Untitled, 1949; Dimmit, Texas. Photograph by Russell Lee.
As some of you may have heard, the acclaimed ethnic studies (read: Mexican American studies) program in Tucson schools was booted out of existence effective January 1, 2012. Though some schools have student populations where Mexican Americans comprise up to 90% of the student body and Native Americans comprise up to 5%, students are no longer allowed to study some (and in some cases all, especially if the name sounds Latino) of the works by certain authors including the likes of:
- Sherman Alexie
- Isabel Allende
- Rudolfo Anaya
- Gloria Anzaldua
- James Baldwin
- Ana Castillo
- Sandra Cisneros
- Junot Díaz
- Laura Esquivel
- Dagoberto Gilb
- bell hooks
- Tomás Rivera
- William Shakespeare
- Leslie Marmon Silko
- Henry David Thoreau
- Luis Alberto Urrea
- Luiz Valdez
- Howard Zinn
Apparently Shakespeare’s The Tempest is a breeding ground for discussions about race and colonialism. And only a commie would read something titled Civil Disobedience, even if Thoreau was mostly a nature dude. Or something.
The more I find out about which books were banned and which classes were dropped, it really does sound like all books by Mexican American authors are now off limits to students on the grounds that they promote “resentment toward a race or class of [
white] people,” among other things.
It’s bullshit. Eurocentric, xenophobic bullshit.
I *wish* I’d had something like this back when I was in high school. I, too, went to a school that was about 90% Mexican American (if not more). It wasn’t until I was well into college that I was properly taught something that was culturally relevant (like the fact that there had been an entire Chicano civil rights movement I never knew about). And books?! HA! I will die of shock if I find out that my former schools are teaching something besides the requisite The House on Mango Street, Zoot Suit, and Bless Me, Ultima. It’s shameful. And providing something like the Mexican American Studies program in Tucson, only to take it away mid-year — or, frankly, ever — is just downright cruel.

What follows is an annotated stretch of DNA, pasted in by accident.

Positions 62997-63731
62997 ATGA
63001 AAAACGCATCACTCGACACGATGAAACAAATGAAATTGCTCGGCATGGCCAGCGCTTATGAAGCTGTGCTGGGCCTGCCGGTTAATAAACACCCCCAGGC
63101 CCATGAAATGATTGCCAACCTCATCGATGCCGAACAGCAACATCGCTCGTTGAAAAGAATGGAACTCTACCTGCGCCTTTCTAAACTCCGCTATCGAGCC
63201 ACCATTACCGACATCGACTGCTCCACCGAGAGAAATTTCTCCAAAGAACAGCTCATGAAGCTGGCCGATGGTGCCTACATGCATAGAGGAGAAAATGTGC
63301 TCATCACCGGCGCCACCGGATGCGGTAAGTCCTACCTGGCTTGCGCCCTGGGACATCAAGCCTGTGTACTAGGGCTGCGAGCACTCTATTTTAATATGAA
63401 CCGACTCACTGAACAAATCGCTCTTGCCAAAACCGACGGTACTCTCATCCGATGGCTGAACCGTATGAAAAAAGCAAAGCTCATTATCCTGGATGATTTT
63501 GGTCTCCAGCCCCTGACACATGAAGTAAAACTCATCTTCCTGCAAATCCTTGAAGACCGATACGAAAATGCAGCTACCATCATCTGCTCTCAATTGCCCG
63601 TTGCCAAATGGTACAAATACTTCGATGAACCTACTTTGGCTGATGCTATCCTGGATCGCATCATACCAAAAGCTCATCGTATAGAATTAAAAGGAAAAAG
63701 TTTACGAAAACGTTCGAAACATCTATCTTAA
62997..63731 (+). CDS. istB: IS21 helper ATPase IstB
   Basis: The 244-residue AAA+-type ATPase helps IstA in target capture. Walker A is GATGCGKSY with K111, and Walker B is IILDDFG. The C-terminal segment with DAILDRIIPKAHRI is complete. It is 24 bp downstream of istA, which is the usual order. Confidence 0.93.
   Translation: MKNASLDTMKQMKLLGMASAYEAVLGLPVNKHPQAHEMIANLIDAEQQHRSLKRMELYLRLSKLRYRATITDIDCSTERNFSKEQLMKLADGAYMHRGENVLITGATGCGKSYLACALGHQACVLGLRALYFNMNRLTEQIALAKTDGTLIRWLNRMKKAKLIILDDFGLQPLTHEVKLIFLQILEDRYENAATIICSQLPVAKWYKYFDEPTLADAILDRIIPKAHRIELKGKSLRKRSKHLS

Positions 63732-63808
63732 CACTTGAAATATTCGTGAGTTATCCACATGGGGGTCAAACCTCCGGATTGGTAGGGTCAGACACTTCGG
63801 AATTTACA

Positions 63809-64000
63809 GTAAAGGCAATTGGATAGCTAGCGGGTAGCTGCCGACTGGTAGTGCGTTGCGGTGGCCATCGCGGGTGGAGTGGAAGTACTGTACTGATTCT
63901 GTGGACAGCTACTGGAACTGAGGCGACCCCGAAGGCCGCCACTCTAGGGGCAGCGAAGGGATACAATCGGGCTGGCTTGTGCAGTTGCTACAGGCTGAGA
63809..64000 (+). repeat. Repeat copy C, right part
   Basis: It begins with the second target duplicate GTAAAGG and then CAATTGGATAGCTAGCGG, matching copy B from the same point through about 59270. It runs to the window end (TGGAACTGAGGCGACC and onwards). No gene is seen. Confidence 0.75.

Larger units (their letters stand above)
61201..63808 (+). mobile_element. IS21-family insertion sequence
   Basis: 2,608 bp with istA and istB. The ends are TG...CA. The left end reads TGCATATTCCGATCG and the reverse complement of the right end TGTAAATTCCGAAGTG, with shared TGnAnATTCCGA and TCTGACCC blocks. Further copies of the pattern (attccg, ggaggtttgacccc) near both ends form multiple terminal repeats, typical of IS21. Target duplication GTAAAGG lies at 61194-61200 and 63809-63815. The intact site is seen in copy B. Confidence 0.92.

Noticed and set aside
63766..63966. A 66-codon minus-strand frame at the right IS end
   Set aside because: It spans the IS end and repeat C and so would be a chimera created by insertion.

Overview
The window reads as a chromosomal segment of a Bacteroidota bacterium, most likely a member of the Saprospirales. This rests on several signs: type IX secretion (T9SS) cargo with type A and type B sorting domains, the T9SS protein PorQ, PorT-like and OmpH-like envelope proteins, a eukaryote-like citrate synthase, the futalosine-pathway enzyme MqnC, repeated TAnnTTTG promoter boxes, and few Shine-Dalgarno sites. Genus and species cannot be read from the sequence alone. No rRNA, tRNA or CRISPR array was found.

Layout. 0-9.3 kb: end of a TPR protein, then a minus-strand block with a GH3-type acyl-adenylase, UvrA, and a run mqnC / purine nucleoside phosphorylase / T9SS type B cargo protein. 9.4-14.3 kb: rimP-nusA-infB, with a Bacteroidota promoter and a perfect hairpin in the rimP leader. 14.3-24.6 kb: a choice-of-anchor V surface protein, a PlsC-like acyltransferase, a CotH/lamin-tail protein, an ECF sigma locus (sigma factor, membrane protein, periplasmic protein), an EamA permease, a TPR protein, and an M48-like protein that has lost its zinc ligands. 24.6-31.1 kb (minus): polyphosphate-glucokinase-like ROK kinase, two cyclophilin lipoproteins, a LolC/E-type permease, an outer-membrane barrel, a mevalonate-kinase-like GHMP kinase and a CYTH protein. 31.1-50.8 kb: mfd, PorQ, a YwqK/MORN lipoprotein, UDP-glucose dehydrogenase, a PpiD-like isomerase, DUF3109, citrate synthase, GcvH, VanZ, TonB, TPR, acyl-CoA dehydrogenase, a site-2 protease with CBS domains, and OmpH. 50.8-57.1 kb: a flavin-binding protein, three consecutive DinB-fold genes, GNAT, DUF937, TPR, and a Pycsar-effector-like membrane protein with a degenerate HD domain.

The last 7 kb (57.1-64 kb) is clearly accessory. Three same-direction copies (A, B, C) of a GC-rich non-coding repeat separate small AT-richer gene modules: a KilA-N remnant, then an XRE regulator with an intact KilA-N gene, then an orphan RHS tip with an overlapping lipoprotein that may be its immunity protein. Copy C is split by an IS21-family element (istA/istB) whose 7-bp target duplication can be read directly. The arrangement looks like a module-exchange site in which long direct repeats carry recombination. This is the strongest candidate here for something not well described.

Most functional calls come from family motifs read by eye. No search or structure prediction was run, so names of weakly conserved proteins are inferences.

In solidarity with the MAS program, in solidarity with the thousands of young students who are now forbidden from learning about their own heritage in schools, I’m going to read the banned books. All of them (the list starts on page 116). Consider this post the official beginning of one of my long-term reading projects.
I’m also considering organizing a weekend-long online read-in that would be open to anyone who’s interested, but that’s still swimming around in the ether that is my brain. Would anyone be interested in participating in something like that?